Pulling Together or Paddling in Circles? How To Achieve Strategic Alignment Within Global Teams

Rowing is harder than it looks. To win a race, it takes training, commitment, mutual respect, and a shared determination to succeed within an elite rowing crew. It turns out that the same is true in business. Just like the best crews, the best business teams operate as one; completely aligned, in tune, and working toward the same goals.

Pulling Together or Paddling in Circles? How to achieve strategic alignment within global teams.

By Maya Hu-Chan

Rowing is harder than it looks. To win a race, it takes training, commitment, mutual respect, and a shared determination to succeed within an elite rowing crew. It turns out that the same is true in business. Just like the best crews, the best business teams operate as one; completely aligned, in tune, and working toward the same goals.

If you find that you and your team are going around in circles rather than making progress toward your objectives, it is likely that your strategic alignment is off-balance. Your team is pulling in different directions, churning up the water and wasting energy instead of paddling along in the same direction and rhythm, executing the smooth, even strokes that signal success.
In reality, alignment is a practical commitment—in whatever shape or form that comes—to ensuring that everyone is on the same page and stays there. It’s about lining up both individual and collective goals, plans, and priorities—and checking in with employees regularly to make sure it’s working.

Strategic alignment is sometimes viewed as a leadership philosophy rather than a pragmatic and rigorously applied way of working across a whole business. Alignment applies to all kinds of working relationships: within teams, with customers, among executives of the business, from top to bottom—everyone.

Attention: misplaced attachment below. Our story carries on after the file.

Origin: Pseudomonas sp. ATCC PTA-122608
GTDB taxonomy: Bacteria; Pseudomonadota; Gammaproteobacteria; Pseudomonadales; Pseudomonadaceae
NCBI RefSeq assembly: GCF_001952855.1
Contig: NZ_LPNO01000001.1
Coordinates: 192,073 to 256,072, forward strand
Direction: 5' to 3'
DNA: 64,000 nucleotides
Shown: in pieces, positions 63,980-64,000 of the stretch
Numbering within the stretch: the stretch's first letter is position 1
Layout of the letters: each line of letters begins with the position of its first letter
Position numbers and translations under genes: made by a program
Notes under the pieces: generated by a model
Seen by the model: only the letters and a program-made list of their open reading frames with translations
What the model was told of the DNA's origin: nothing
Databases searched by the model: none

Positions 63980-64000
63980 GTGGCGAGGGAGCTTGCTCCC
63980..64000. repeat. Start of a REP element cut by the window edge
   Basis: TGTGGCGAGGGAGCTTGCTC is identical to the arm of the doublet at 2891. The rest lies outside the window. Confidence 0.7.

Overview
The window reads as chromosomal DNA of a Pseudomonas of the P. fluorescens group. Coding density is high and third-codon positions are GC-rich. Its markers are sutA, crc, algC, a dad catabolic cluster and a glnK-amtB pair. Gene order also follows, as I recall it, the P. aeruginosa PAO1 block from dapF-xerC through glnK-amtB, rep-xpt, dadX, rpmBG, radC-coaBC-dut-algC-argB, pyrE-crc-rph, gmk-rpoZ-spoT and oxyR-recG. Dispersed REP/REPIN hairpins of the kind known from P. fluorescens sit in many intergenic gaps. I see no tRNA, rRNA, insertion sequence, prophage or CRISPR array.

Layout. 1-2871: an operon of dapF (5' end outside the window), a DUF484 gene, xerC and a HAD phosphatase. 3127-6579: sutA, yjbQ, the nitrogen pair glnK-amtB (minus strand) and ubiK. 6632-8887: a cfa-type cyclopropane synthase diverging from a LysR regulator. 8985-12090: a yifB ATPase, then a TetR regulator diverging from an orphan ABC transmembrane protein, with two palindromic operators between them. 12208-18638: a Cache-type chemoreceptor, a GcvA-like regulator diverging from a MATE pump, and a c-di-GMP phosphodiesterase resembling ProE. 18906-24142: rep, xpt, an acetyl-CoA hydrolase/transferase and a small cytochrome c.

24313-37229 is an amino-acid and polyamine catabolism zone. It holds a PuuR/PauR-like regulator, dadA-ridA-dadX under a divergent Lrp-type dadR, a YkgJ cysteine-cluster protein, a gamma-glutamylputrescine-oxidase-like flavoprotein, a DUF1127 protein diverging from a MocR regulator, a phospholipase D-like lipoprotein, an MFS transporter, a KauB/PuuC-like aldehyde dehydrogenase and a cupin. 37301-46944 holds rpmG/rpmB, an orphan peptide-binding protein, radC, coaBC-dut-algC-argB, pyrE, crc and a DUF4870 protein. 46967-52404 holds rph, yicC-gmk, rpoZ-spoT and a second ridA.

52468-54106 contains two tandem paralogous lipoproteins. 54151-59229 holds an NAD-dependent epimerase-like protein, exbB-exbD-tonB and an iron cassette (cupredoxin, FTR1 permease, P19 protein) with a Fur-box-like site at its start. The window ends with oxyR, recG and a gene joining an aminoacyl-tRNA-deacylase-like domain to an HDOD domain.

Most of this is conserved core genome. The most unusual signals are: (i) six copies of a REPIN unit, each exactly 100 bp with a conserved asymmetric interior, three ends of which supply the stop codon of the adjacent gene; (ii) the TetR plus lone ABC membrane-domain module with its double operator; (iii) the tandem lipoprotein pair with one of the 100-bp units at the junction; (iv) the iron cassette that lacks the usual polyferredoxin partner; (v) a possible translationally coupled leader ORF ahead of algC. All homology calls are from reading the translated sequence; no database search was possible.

Working for the whole, not the part

Think about the places and teams you have worked in and how much time and energy was wasted when people were pulling in different directions or when structures and systems conspired to keep people in silos rather than collaborating. Imagine how much more would have been achieved if those individuals, teams, processes, and structures had been aligned rather than disjoined.

There’s an even greater need for alignment in global businesses, where teams may be separated by geography, time zones, and cultural norms.

Take the example of my client, Sally. She’s a project leader in a global engineering company working on large-scale construction projects such as highways and bridges.

Based at the U.S. headquarters, Sally has team members in five cities in three coun-tries. Their new project is high profile and complex—both technically and logistically. She set out a work program but, after two months, things were already behind. A combination of missed deadlines, communication mix-ups, and lack of clarity over roles and responsibilities had led to frustration and finger-pointing within the team.

Sally knew she had to change how her team worked together and align them better. She started with a simple but highly effective step. She created a short 15-minute conference call, every day at 7 a.m.—the best time given the challenges of different time zones. Attendance was mandatory; it was disciplined and ran like clockwork.“

The call allowed each team member to share their top priority for the day, check in with each other, and to keep small queries from becoming big issues. Team members were able to reach agreement then go off and do their jobs,” Sally explains. “Just as we synchronized our clocks to communicate, we synchronized our working relationships too. The result was amazing. The 15-minute alignment meeting every day made all the difference.”

Encourage collaboration instead of suppressing it